BP faces its day of reckoning for Macondo. The UK oil major is preparing for a court case that will determine whether it or any of its partners were grossly negligent in managing the ill-fated well in the Gulf of Mexico in 2010. Such a finding would push the total cost of the tragedy to BP to well above the $43 billion already provisioned. But investors are already pricing in such a scenario. That suggests there is plenty of upside to the shares.
The omens are good for BP right now. Consider Friday’s settlement between the U.S. Justice Department and MOEX Offshore, the well’s 10 percent owner. The Mitsui & Co subsidiary is paying $90 million to settle Macondo-related civil claims – including $70 million to cover alleged violations of the Clean Water Act. Adjusted for MOEX’s stake, that’s about $170 per barrel oil spilled, well below the maximum $1,100 per barrel fine the government might have won in court or up to $4,300 per barrel in the event of gross negligence.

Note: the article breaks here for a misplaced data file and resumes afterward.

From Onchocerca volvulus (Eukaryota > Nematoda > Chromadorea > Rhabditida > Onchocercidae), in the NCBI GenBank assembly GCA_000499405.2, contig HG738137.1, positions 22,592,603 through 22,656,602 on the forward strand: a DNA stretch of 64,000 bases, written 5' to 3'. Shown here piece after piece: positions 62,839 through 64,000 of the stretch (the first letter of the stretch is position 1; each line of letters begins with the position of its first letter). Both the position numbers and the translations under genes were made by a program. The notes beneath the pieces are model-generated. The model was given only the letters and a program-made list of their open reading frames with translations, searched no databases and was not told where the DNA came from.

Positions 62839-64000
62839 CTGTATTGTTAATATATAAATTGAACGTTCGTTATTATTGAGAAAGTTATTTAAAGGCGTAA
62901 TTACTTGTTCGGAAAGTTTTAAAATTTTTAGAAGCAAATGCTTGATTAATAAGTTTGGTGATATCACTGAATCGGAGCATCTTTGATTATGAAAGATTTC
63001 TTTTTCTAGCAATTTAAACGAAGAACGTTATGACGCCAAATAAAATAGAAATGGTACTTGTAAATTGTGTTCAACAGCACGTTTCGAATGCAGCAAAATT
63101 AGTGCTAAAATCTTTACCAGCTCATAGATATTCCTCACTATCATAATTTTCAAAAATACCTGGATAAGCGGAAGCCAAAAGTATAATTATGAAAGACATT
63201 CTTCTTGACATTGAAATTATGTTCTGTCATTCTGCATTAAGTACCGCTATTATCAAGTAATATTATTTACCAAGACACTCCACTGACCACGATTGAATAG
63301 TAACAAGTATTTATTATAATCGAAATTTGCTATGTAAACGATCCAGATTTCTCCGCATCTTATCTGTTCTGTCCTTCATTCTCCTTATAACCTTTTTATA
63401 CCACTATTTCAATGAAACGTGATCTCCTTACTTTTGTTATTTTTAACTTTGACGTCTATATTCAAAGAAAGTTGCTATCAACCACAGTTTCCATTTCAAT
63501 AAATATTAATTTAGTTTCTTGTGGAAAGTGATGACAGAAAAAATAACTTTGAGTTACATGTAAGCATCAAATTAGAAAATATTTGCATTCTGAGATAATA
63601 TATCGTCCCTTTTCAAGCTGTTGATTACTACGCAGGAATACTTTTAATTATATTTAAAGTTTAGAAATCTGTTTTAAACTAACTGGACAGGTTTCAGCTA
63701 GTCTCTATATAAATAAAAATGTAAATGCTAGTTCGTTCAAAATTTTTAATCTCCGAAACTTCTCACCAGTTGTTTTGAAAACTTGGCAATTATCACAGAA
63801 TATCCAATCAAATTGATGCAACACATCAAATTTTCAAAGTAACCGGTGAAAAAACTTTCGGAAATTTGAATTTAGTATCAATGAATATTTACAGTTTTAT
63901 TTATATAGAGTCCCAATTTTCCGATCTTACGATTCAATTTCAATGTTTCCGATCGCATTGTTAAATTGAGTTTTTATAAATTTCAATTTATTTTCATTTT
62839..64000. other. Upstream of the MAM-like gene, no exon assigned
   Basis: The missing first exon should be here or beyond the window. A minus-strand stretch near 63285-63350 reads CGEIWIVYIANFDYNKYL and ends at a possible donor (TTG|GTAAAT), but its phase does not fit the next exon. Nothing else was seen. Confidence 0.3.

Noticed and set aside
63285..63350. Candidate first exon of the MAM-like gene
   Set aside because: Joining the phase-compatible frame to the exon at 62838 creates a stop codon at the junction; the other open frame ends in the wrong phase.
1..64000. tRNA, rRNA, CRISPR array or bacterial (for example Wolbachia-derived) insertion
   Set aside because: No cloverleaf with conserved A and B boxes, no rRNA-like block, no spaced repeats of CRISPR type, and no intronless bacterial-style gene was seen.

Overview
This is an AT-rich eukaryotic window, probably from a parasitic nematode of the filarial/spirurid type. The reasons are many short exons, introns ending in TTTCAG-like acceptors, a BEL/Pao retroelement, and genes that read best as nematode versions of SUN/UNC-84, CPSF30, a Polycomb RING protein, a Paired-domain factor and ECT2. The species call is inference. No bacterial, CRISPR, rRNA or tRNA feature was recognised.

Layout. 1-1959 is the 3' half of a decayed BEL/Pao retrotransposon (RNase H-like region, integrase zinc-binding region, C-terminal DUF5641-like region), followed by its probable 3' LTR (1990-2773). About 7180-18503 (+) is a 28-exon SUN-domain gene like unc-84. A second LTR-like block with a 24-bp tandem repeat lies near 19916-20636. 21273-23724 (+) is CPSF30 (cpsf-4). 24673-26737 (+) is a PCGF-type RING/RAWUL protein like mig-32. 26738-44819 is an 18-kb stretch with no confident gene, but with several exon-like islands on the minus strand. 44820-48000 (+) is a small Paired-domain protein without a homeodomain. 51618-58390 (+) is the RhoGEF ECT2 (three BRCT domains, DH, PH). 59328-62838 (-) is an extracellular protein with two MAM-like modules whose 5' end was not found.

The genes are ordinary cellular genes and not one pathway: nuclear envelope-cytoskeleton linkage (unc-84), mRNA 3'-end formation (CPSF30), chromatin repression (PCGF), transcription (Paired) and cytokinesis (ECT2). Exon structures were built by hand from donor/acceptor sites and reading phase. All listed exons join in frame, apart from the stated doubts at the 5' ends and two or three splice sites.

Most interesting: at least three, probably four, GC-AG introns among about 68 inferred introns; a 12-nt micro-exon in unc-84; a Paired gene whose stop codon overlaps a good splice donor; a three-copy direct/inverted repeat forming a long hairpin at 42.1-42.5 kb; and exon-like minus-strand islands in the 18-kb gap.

Of course, MOEX held only a financial interest in Macondo. As the public face of the disaster, BP may find it harder to reach its own deal ahead of the start of the civil trial next week. It could settle after the trial begins, but either way it would be a stretch to assume the well’s 65 percent-owner would receive the same favourable terms as MOEX. There’s still also the potential for criminal charges.
Yet BP’s share price of around 500 pence is some 24 percent below pre-spill levels, and 36 percent below where it would be if it had tracked the global oil sector. Interpreting that is complicated by the fact that BP has made other mistakes elsewhere in the world since the spill – notably the botched share swap and exploration deal with Russia’s Rosneft. Assume that these errors impose a 10 percent discount on the shares, and that still means the market is pricing in a colossal gross bill of $72 billion for Macondo – $30 billion above what BP has set aside.
Alternatively, assume BP escapes a gross negligence charge and legal claims for Macondo come in at the $20 billion currently earmarked. That implies a management discount of almost 25 percent on where the shares would otherwise be. For investors who believe the board can – ultimately – regain credibility, that’s a big buying opportunity.
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